So, while faith and prayer obviously go together, Jesus pulls forgiveness into the mix. But why forgiveness? Isn’t forgiveness foreign to judgment? Judgment and justice merge with mercy and forgiveness at the cross of Christ. Jesus’ act of judgment and cursing of the fig tree/Temple are not acts of destruction but acts of reconciliation. God is seeking to reconcile His people with His will while opening the gates of salvation to the people of ALL nations.
Faith, in this instance, is trusting that God will judge the hearts and actions of rebellious leaders and destroy the Temple. But Godly faith never calls for retribution but always seeks judgment, justice, reconciliation and forgiveness. God’s desire is not to judge man as an act of destruction, but as an act of reconciliation (see 2 Peter 3:8-9). The Judgment of God is always intended to lead us towards reconciliation with God and His will. He doesn’t seek to destroy us, but to restore us. To restore us to Himself and to His will.
Finally, Jesus leaves them with an understanding of forgiveness that is often overlooked. Forgiveness should be offered to wrongdoers because it is just as needed by those who have been wronged. In other words, we are all sinners in need of forgiveness. None of us are innocent bystanders in this world of sin. You give mercy because you’ve received mercy. You offer grace because you need grace. You forgive others because you yourself need forgiving.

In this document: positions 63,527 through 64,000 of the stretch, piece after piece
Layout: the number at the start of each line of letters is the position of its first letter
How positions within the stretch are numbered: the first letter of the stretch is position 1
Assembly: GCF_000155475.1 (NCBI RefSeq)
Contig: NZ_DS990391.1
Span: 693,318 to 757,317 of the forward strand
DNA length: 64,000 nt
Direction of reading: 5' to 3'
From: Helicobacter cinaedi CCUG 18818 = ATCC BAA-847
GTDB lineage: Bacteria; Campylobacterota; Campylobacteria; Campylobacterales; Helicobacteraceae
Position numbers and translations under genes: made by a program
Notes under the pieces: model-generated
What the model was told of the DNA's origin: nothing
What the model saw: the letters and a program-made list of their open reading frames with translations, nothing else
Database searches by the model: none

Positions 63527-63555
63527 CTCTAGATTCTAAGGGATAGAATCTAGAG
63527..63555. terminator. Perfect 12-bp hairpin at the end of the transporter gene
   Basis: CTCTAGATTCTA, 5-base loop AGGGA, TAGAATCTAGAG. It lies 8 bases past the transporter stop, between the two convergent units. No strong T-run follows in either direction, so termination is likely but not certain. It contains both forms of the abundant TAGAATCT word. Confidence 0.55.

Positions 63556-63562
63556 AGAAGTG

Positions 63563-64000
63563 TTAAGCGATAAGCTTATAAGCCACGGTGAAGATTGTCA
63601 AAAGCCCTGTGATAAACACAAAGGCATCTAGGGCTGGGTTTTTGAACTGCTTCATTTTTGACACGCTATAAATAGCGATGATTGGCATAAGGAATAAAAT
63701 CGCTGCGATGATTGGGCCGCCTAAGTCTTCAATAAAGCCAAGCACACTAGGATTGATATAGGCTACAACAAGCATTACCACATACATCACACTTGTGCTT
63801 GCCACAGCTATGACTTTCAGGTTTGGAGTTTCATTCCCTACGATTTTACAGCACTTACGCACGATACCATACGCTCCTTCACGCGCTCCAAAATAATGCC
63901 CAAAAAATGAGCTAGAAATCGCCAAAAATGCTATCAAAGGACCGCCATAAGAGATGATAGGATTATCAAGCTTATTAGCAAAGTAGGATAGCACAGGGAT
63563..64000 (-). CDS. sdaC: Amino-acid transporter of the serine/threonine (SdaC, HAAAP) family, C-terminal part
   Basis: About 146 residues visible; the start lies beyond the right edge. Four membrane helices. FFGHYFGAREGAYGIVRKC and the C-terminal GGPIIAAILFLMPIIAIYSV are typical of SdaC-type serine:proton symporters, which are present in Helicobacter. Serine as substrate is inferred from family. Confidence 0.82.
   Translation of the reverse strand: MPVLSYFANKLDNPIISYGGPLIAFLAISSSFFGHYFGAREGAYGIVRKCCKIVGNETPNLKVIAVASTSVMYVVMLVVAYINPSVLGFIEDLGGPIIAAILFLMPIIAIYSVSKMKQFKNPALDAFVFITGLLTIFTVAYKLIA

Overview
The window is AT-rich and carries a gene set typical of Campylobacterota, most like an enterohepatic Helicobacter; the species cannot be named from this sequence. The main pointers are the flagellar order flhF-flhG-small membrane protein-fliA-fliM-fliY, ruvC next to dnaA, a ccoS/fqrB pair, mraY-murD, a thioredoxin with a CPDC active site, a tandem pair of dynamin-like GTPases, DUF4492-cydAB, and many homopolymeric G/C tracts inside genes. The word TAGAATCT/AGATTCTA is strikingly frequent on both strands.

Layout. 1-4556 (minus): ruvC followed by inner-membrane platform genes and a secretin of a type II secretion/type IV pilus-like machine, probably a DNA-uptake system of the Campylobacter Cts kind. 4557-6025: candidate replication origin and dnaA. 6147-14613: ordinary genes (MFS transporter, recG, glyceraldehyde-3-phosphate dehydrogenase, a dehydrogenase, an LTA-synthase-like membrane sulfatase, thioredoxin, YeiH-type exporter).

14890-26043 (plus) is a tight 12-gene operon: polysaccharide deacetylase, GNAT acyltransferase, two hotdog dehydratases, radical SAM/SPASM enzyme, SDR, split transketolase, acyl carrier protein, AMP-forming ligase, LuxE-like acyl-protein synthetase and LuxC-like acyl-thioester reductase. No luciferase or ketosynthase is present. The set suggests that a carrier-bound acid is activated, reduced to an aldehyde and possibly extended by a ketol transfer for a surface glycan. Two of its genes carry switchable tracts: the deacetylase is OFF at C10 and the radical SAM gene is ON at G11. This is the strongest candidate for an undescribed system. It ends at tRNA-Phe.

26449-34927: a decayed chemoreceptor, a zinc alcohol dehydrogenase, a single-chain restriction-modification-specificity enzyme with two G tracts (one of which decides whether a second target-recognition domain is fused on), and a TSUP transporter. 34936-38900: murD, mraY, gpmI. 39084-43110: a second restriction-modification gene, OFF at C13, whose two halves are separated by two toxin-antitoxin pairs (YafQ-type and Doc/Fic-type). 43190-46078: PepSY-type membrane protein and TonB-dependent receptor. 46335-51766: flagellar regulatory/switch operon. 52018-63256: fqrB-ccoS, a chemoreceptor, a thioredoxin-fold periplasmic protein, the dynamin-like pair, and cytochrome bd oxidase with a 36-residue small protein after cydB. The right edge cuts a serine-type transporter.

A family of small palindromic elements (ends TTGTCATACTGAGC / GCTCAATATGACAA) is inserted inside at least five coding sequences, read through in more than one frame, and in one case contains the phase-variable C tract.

Above, I cited Jesus’ model prayer from Matthew 6. In it, Jesus tells us that we should pray that God would forgive our debts (sin or failures) in the same way we forgive our debtors (those who’ve wronged us). In other words, “God treat me the same way I treat others.” We need to hear those words and heed them. Why? Because we tend to desire retribution not reconciliation. We want judgment and destruction, not restoration. Jesus knows our tendencies and He calls us to be people of forgiveness, to seek restoration not retribution.
I want to end by calling us to be a people of faith, a people of prayer and a people of forgiveness. Faith that believes God but also trusts God. To be people who trust His heart, His will and His ways. Not only must we be people who believe God can, but we must also be people who know and believe in what God desires and pursues. Then we must commit ourselves to seeking His will through prayer. Prayer is not just telling God what we want or need but also acknowledging what He wants and desires in us. Our prayers must voice our willingness to yield ourselves to God’s will and God’s ways. And finally, we must be willing to forgive the shortcomings of others even as we seek forgiveness for our own.
We can and should seek God’s judgment on sin, but we must never forget that God’s judgment on sin, the cross of Jesus Christ, is also the source of God’s mercy, forgiveness and our restoration. Judgment and justice merge with mercy and forgiveness at the cross of Christ. Father, forgive us in the same way we forgive others.